One thing that did surprise me – this film is *gorgeous*. I don’t know who is responsible for making the colors on the screen do what they do, but damn they did a fine job. Some shots are near breathtaking. For a play about a man of words, somebody decided, “We’re going to make sure we show just how beautiful the world around him is.” At times it reminded me of the Robin Williams movie What Dreams May Come (also a Shakespeare line!) with its literally out-of-this-world colors. Given that much of the story takes place inside – lit by candles, thus making the scenes pretty dark – the cuts to outside shots are always a breath of fresh air in more ways than one.
In the end, and maybe this was deliberate, I don’t know, but in the end, this is an average story about an average man. You could tell the “man tries to reconcile with the family he ignored for twenty years” about anybody. In this case, it just so happens to be the world’s greatest author. It might even have been a better movie if they pulled back on the Shakespeare and let that story shine through. There are parts where it was good, but plenty where it was contrived. There’s a scene where Judith screams, “Nothing is true!” just so we get our juxtaposition with the title of the movie for Heaven’s sake, but come on, who talks like that? What does that even mean? There’s the aforementioned garden. Lots of heavy-handedness like that. But I guess there’s an audience that likes that?
Go see it. Go see it with someone you love, who doesn’t know as much about Shakespeare as you do :). Spot the references, enjoy the colors.
Today I was watching a poetry reading and thinking, “If I ever got in front of a microphone to recite a sonnet, which one would I pick?”
17 is my goto answer because I read it to my wife at our wedding. Which makes a nice romantic story but it’s not necessarily great for a big crowd.
130 is probably best for a laugh. But I don’t think I could play it for a laugh. I’d end up delivering a lesson on the bigger point.
The thing is, if you had to pick a sonnet that you assume everybody would recognize you’d pick … 18. Right? “Shall I compare thee to a summer’s day” is right up there with “Wherefore art thou Romeo” and “To be or not to be” in the Recognizable Shakespeare Canon.
What I got to wondering is … why? What’s so special about this one, anybody know? I googled around a bit and everybody says the same thing – “It’s beautiful. It’s an example of the form.” and a whole bunch of other stuff that could just as easily refer to #1 or #29 or pick your favorite.
Since the first 17 are generally regarded as the “procreation sonnets”, I wonder if there was a period in teaching this material that the powers that be said, “You know, we really don’t want to talk about that. So let’s skip those.” Thus making 18 the first one. It’s not that hard to imagine. Once upon a time I learned that Julius Caesar is commonly taught in school not because it coincides with an ancient history curriculum, but because it’s got no sex in it.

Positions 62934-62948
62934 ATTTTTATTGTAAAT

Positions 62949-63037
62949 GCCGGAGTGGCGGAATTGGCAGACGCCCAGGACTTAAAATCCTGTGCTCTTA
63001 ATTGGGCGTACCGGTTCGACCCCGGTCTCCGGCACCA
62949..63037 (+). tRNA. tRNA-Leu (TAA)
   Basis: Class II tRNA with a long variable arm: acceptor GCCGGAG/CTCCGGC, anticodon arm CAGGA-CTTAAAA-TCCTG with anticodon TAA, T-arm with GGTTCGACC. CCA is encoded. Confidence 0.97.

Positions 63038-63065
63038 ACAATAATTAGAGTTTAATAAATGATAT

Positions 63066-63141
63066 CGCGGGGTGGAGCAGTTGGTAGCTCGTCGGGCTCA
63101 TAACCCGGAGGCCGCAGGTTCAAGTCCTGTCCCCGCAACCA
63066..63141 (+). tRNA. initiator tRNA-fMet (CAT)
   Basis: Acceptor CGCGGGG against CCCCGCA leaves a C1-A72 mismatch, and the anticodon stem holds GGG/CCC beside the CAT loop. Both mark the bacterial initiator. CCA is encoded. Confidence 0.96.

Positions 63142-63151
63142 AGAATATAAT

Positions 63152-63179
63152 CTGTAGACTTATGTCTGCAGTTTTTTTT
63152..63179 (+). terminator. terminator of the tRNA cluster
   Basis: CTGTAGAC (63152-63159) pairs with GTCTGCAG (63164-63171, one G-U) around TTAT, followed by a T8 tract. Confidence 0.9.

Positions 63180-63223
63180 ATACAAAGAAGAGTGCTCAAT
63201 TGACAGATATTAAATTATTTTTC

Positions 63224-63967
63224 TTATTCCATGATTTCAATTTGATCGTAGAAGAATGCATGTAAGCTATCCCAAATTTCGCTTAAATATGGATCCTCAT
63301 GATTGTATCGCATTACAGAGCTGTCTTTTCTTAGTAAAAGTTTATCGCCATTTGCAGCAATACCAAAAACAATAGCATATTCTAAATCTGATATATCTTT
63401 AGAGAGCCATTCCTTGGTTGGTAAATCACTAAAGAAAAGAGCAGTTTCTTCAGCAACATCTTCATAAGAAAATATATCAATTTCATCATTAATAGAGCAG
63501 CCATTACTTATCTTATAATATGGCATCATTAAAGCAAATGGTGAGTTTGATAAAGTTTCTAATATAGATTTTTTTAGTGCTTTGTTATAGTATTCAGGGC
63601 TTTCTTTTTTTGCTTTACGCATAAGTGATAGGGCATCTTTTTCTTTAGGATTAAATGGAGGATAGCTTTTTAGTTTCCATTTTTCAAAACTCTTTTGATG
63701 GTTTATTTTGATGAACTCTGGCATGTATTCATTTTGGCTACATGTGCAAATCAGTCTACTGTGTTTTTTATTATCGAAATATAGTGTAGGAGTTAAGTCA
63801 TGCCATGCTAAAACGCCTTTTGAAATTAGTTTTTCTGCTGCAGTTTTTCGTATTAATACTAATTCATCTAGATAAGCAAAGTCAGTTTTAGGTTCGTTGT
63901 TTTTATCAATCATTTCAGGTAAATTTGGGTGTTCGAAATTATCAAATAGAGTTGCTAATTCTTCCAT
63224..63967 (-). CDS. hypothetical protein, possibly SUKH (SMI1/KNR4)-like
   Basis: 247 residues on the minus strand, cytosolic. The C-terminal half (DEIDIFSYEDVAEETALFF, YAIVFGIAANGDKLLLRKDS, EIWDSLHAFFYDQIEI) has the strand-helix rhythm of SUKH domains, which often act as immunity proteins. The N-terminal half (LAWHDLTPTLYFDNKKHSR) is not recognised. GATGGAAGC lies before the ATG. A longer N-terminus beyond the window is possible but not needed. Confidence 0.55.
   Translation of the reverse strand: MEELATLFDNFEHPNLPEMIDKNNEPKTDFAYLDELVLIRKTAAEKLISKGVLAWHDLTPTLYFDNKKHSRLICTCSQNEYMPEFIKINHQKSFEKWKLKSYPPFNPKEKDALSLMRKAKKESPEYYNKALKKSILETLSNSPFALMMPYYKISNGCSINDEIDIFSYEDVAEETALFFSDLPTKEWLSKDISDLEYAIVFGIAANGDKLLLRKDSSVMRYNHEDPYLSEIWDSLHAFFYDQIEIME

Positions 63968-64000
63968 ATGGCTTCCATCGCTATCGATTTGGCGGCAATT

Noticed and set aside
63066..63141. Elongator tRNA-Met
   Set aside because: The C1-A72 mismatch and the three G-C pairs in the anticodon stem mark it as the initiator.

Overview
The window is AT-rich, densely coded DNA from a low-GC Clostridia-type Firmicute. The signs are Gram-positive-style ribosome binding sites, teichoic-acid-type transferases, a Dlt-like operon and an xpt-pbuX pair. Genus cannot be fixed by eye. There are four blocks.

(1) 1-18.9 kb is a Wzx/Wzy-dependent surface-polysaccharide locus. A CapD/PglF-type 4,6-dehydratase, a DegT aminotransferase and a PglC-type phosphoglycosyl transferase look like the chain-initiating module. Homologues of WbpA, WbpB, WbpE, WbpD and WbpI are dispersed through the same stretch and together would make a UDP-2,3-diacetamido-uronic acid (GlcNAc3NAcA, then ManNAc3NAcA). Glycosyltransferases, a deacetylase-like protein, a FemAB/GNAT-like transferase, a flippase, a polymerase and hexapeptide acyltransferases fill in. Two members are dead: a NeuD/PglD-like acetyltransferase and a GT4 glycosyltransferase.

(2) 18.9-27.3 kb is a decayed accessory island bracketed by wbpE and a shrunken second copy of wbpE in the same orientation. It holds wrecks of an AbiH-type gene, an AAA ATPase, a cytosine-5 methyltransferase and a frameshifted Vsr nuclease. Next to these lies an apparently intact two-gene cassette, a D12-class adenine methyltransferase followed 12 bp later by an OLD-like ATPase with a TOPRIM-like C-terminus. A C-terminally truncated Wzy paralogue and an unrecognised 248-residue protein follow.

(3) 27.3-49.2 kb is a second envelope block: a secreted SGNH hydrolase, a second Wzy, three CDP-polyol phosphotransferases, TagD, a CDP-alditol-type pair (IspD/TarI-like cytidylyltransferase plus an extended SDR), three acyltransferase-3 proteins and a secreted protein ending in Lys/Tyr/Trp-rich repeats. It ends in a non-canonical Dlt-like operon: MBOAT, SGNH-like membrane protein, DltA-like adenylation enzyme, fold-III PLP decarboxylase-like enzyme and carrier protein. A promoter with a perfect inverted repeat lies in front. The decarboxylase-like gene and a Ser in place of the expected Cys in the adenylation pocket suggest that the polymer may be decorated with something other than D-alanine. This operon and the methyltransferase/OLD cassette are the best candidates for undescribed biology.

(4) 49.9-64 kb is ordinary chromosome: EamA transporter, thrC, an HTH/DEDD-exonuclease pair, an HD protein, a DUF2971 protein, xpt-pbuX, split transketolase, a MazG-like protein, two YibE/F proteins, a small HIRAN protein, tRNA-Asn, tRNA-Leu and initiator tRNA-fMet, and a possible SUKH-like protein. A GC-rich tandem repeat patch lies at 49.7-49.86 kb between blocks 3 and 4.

Anybody know the actual answer? I’m often downright hipster when it comes to 18 (“Oh, you know sonnet 18? That’s so over. Sonnet 153 is where it’s really at. You probably haven’t heard of it…”) so if there’s a story to go along with why people generally tend to know it, I’d love to spread the word.
You know, it’s easy to forget how long I’ve been doing this. Going all the way back to 2006 I linked to a podcast called Some Guy From New York. The gimmick was that he’d been sentenced to community service teaching Shakespeare, and he was working his way through the sonnets, analyzing each one.
That was a long time ago, and his is not the first Shakespeare podcast to come and go. But a funny thing happened this time. Several different people over the years found their way to that post and asked if there was any way to get in touch with the creator.
I do love a challenge. I was able to contact Jason Pomerantz, the original Some Guy From New York, and asked if he’d like me to re-host the original podcast files for him.
Good news, everybody! A few weeks ago I reviewed Shakespeare’s Sonnets, Retold by James Anthony. This is a neat side-by-side modern translation of all the sonnets, which seemed like it would make a nice casual reference book. Check it out, they even made a trailer:
The good folks at Crown Publishing have provided a copy for me to give away as well! I want to do this quick, so there’s at least a possibility that the winner will receive their book before Christmas (but I can’t promise anything). So here’s the game:
I grabbed a coworker and asked for a random number between 1 and 154.
I’ve taken the final couplet from the sonnet she chose (she didn’t know she was picking a sonnet), and provided the modern translation below.
Tell me which sonnet this is.
Entries accepted via comments on this blog post, or on Facebook. PLEASE NOTE THAT I WILL NEED TO CONTACT YOU TO GET YOUR ADDRESS IF YOU WIN.
Winner will be chosen randomly from the correct entries. Do not post spoilers (i.e. copying the text of the actual sonnet if you think you got it right), that will invalidate your entry and I’ll almost certainly remove those comments.
Contest runs until end of day on Friday, November 30. Like I said, short one. I want to try and turn it around quickly.
Everybody ready? Here you go!
So learn to read the signs that love can make:
Your eyes will spot my love that’s yours to take.
Just tell me what sonnet that’s from, and make sure that I’ll be able to contact you if you win, and do it all before Saturday. Good luck!
(P.S. – I reserve the right to correct any mistakes or clarify any ambiguities in the above, blah blah blah formal stuff….)